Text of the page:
Oxide-type ceramics produced conveniently by the process of this invention are oxides of Ca, Mg, Zn, Al, Si, Ti, Zr, Sn, Pb, V, Nb, Cr, Mo, W and Cu. The oxides of Ca, Mg, Zr, Cr, Mo and W are particularly preferred.

Nitride-type ceramics produced conveniently by the process of this invention are nitrides of B, Al, Si, Ti, Zr, Hf, V, Nb, Ta, Cr, Mo and W. The nitrides of Al, Ti, Zr and Hf are particularly preferred.

Carbide-type ceramics produced conveniently by the process of this invention are carbides of B, Si, Ti, Zr, Hf, V, Nb, Ta, Cr, Mo and W. The carbides of Si, Ti, Hf and W are particularly preferred.

In the present invention, a ceramic having substantially the same components as the final ultrafine ceramic particles, a metal which is a component of the final ultrafine ceramic particles, or a mixture of such a ceramic and metal are used as a starting material. When it is desired to produce ultrafine particles of a carbide ceramic, carbon may further be added to the aforesaid starting material.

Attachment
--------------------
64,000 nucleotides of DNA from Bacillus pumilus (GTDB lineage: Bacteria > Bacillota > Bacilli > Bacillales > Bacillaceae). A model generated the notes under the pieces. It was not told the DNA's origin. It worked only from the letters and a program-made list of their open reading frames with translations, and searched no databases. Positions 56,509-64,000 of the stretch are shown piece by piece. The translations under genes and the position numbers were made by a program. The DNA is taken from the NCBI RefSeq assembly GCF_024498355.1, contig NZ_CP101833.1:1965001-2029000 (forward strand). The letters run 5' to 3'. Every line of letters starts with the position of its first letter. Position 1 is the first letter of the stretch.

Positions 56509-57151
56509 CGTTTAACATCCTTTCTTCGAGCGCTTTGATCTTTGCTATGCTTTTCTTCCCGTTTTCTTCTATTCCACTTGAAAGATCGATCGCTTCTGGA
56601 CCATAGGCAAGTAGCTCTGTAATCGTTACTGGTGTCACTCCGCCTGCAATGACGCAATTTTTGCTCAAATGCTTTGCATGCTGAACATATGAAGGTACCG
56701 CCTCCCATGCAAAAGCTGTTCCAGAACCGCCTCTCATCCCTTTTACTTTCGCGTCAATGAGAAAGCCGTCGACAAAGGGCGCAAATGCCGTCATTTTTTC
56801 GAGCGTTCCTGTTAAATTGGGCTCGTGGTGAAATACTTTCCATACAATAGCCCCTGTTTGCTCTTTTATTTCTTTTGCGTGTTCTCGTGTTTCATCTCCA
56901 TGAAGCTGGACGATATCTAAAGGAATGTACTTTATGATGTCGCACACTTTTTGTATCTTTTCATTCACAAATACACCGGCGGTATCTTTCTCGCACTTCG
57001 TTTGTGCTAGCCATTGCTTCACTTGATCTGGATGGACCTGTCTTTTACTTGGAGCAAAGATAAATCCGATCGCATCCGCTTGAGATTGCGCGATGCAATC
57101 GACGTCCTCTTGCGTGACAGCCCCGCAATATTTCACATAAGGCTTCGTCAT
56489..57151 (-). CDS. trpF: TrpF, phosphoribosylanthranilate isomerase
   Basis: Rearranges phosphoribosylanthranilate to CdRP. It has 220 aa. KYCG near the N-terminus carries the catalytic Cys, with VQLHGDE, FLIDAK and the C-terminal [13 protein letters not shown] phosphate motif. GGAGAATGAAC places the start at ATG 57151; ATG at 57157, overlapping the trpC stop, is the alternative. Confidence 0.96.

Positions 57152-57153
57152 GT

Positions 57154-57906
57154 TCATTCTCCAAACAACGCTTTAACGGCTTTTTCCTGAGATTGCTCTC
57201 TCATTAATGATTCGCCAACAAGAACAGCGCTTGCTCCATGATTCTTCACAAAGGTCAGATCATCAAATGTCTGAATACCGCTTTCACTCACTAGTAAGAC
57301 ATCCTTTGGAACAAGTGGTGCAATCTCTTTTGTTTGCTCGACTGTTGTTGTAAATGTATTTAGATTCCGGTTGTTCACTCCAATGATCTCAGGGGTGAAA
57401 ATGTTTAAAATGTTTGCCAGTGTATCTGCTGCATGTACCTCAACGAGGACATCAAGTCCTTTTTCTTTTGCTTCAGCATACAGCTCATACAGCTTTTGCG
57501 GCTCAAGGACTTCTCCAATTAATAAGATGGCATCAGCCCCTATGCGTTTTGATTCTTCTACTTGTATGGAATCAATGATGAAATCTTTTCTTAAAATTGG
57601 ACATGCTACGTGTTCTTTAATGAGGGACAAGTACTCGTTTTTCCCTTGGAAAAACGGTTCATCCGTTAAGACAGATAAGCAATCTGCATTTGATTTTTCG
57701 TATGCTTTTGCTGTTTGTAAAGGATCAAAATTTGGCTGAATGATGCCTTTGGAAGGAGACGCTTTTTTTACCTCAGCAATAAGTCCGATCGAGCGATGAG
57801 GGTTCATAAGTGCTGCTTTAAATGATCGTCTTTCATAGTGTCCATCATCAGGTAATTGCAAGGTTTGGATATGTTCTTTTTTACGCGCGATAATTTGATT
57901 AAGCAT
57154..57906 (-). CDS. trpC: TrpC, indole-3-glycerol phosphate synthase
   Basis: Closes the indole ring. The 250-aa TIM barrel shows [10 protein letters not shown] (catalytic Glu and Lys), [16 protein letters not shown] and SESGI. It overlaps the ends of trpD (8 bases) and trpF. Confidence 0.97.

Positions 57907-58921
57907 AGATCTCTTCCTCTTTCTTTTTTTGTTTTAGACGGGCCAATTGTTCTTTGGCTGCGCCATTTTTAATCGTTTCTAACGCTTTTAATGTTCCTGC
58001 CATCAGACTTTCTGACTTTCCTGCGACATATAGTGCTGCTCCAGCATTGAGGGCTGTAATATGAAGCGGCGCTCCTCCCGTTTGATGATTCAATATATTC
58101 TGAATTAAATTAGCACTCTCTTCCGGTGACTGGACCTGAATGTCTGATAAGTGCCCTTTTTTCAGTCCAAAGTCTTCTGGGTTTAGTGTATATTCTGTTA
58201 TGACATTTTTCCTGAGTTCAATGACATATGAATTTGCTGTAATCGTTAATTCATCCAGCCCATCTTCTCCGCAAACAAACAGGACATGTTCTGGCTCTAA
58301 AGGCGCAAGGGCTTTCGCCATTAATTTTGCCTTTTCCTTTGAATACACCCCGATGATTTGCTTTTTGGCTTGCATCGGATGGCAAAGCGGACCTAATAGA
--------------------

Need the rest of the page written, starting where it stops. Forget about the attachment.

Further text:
When ultrafine particles of an oxide ceramic are to be produced by using an oxide ceramic or a mixture of an oxide ceramic and a metal as a starting material, hydrogen, nitrogen, oxygen or a mixture of oxygen and nitrogen may be used as an atmosphere in which such a starting material is heated by an arc plasma or a high frequency induction plasma. In the production of ultrafine particles of an oxide ceramic using a metal as a starting material, oxygen or a mixture of nitrogen and oxygen may be used as an atmosphere in which the starting material is heated by an arc plasma or a high frequency induction plasma. In either case, the above gas or gaseous mixture may be used after it is diluted with an inert gas such as argon, helium, or neon. The particle size of the ultrafine particles and the rate of formation of such ultrafine particles can be controlled by changing the degree of dilution. Furthermore, steam may be added to the hydrogen atmosphere in order to inhibit reduction of the ultrafine particles of the oxide ceramics obtained.